Rocks, fossils, and other natural relics hold clues to ancient environments in the form of different ratios of isotopes—atomic variants of elements with the same number of protons but different numbers of neutrons. Seawater, rain water, oxygen, and ozone, for instance, all have different ratios, or fingerprints, of the oxygen isotopes 16O, 17O, and 18O. Weathering, ground water, and direct deposition of atmospheric aerosols change the ratios of the isotopes in a rock revealing a lot about the past climate.

Douglas Rumble’s research is centered on these three stable isotopes of oxygen and the four stable isotopes of sulfur 32S , 33S , 34S, and 36S. In addition to

Peter Driscoll studies the evolution of Earth’s core and magnetic field including magnetic pole reversal. Over the last 20 million or so years, the north and south magnetic poles on Earth have reversed about every 200,000, to 300,000 years and is now long overdue. He also investigates the Earth’s inner core structure; core-mantle coupling; tectonic-volatile cycling; orbital migration—how Earth’s orbit moves—and tidal dissipation—the dissipation of tidal forces between two closely orbiting bodies. He is also interested in planetary interiors, dynamos, upper planetary atmospheres and exoplanets—planets orbiting other stars. He uses large-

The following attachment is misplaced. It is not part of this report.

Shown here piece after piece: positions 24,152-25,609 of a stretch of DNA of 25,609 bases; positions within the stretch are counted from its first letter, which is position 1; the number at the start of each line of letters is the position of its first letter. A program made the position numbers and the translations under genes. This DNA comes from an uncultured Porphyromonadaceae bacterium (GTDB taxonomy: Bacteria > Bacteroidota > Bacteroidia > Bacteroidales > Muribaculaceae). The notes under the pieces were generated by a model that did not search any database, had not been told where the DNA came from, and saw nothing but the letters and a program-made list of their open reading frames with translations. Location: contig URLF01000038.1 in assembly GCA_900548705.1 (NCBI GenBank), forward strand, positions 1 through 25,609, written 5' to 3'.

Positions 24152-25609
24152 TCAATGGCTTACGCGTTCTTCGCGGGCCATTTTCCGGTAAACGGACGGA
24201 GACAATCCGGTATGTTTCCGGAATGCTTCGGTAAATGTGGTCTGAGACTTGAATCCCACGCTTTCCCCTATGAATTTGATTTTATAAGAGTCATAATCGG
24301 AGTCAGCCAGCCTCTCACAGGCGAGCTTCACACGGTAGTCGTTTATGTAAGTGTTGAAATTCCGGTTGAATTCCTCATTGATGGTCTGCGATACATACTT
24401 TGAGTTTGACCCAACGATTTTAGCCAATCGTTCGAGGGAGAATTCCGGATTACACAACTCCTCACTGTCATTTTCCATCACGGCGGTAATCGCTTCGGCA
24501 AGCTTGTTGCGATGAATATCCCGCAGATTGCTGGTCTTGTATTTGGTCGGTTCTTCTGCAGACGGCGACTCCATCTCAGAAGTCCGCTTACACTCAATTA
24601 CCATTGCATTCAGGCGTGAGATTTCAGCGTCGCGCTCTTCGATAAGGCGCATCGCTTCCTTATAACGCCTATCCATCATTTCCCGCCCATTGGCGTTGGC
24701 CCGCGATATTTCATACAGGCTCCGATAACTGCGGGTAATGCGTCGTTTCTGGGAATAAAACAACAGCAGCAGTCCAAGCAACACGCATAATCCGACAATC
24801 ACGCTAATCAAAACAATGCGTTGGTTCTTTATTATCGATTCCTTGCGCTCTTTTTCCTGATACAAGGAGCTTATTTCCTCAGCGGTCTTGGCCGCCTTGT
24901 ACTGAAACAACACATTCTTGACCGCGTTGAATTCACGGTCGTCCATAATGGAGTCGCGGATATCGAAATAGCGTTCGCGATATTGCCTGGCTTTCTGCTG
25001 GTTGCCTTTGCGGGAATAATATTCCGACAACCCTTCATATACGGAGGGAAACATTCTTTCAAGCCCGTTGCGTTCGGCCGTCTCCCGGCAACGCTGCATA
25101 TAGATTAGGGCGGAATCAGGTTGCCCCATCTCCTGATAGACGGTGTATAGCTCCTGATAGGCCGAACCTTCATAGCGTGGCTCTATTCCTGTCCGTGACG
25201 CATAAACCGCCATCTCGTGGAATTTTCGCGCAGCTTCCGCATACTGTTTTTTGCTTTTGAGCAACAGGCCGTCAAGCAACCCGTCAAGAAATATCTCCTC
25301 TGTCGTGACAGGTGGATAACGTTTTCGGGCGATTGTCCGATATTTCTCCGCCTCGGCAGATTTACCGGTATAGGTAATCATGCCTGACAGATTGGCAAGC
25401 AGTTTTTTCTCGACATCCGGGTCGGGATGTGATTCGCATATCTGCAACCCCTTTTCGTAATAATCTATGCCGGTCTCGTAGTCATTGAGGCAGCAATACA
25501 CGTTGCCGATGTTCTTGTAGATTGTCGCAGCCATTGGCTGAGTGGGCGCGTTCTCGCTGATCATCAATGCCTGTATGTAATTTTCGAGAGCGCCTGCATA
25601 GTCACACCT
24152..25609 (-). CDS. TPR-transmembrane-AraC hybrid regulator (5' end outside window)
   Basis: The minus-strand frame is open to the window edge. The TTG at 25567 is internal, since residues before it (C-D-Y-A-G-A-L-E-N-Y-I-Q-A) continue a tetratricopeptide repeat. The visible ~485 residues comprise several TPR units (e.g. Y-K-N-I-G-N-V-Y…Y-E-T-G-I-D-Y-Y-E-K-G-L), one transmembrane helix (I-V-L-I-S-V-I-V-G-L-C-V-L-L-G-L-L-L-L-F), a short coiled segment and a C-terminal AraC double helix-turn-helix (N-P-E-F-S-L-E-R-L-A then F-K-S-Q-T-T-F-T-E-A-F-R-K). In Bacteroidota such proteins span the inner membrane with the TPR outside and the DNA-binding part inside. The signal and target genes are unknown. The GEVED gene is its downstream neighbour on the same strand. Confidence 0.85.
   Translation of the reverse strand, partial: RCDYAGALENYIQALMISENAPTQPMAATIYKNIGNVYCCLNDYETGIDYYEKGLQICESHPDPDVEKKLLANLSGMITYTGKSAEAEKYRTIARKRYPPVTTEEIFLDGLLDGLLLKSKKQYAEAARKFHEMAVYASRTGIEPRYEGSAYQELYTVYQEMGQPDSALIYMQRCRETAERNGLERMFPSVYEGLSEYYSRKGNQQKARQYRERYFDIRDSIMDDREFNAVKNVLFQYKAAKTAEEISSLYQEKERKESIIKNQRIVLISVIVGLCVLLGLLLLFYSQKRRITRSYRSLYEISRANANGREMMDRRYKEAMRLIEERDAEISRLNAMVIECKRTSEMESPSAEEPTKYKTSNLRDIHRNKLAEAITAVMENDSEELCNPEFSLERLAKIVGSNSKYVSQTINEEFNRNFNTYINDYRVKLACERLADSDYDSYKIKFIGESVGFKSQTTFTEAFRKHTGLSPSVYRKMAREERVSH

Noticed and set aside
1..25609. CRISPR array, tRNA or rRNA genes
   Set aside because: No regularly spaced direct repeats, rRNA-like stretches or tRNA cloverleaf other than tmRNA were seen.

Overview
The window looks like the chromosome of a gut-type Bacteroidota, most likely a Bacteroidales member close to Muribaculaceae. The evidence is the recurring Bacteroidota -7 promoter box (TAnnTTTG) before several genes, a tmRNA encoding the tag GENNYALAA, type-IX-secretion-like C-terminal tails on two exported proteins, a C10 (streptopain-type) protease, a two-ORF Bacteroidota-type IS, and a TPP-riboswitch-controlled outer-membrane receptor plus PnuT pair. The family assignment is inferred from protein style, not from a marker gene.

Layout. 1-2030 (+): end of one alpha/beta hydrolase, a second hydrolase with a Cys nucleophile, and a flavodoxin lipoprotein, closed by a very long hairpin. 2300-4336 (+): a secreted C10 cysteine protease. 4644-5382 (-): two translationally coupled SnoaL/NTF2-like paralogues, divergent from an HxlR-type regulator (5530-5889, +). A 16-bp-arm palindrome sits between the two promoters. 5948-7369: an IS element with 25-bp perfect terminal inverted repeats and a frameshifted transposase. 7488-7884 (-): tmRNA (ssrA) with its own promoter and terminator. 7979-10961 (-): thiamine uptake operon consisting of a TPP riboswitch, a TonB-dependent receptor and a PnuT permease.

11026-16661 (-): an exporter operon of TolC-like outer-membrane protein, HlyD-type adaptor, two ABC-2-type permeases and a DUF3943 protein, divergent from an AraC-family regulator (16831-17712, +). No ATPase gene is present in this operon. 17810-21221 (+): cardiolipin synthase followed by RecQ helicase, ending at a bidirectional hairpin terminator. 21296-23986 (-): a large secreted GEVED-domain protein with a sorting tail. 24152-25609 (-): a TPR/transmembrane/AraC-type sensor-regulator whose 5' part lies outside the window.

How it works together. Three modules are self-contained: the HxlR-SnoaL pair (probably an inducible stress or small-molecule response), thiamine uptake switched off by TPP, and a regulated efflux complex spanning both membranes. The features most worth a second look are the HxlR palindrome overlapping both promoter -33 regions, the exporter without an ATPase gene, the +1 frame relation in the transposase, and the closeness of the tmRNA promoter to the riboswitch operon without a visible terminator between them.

Scientists simulate the high pressures and temperatures of planetary interiors to measure their physical properties. Yingwei Fei studies the composition and structure of planetary interiors with high-pressure instrumentation including the multianvil apparatus, the piston cylinder, and the diamond anvil cell. 

The Earth was formed through energetic and dynamic processes. Giant impacts, radioactive elements, and gravitational energy heated the  planet in its early stage, melting materials and paving the way for the silicate mantle and metallic core to separate.  As the planet cooled and solidified geochemical and geophysical “fingerprints” resulted from

Roiling cauldrons of liquid-laden material flow within Earth’s rocky interior. Understanding how this matter moves and changes is essential to deciphering Earth’s formation and evolution as well as the processes that create seismic activity, such as earthquakes and volcanoes. Bjørn Mysen probes this hidden environment in the laboratory and, based on his results, models can help explain what goes on in this remote realm.

Mysen investigates changes in the atomic properties of molten silicates at high pressures and temperatures that pervade the interior Earth. Silicates comprise most of the Earth's crust and mantle. He uses devices, such as the diamond anvil